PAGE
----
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Alternative countrysidesAnthropological approaches to rural Western Europe today$
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Jeremy MacClancy

Print publication date: 2015

Print ISBN-13: 9780719096846

Published to Manchester Scholarship Online: May 2016

DOI: 10.7228/manchester/9780719096846.001.0001

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Ethnic identity, power, compromise, and territory

Ethnic identity, power, compromise, and territory

‘locals’ and ‘Moroccans’ in the Sainte-Foy-Bordeaux vineyards

Chapter:
(p.61) 4 Ethnic identity, power, compromise, and territory
Source:
Alternative countrysides
Author(s):

Chantal Crenn

Publisher:
Manchester University Press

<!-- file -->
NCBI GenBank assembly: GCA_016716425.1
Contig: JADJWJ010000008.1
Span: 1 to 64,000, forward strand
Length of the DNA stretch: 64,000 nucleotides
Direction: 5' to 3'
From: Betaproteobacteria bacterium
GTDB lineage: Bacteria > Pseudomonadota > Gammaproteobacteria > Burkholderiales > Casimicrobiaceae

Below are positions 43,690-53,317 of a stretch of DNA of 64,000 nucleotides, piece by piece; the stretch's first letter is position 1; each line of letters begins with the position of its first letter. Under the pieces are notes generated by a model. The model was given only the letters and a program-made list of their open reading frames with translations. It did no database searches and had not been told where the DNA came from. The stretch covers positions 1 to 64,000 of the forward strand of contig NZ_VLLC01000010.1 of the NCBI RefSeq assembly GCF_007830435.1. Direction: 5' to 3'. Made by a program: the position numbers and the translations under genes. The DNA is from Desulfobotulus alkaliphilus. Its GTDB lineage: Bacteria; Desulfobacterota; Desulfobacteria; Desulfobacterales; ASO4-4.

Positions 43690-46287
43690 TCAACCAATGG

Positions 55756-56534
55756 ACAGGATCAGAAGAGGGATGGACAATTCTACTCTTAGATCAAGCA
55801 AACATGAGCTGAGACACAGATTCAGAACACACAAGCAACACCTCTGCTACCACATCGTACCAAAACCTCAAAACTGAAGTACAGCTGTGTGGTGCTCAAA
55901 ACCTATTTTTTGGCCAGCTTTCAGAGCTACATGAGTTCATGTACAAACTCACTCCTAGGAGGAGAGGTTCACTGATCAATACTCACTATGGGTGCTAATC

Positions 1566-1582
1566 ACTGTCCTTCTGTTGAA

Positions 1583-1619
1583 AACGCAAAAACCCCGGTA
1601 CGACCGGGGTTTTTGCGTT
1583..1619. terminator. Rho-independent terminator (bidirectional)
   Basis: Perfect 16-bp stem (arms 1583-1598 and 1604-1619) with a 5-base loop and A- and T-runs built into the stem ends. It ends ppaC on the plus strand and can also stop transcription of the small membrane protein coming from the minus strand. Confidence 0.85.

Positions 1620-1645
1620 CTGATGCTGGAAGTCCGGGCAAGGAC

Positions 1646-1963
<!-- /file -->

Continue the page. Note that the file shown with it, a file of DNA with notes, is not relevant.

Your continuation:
DOI:10.7228/manchester/9780719096846.003.0004

Based on fieldwork among North African workers in the Bordeaux wine growing area of rural France, Crenn documents the relationship between locals and long established transnational groups. The size, generational differences and perception by locals, of these North African workers has changed over time, with new expectations. Despite integration in industry and social life over several decades, this group remain marginal. Crenn demonstrates that established long-term labour migrants are best viewed as transnationals, who creatively and selectively interpret their everyday practice to justify both their visions of themselves as North Africans and as active participants in French life. By creating their own food network, for instance, they can see themselves as comparable to, while different from, their French neighbours.

Keywords:   African rural immigrants, transnationals, Bordeaux viniculture, rural France

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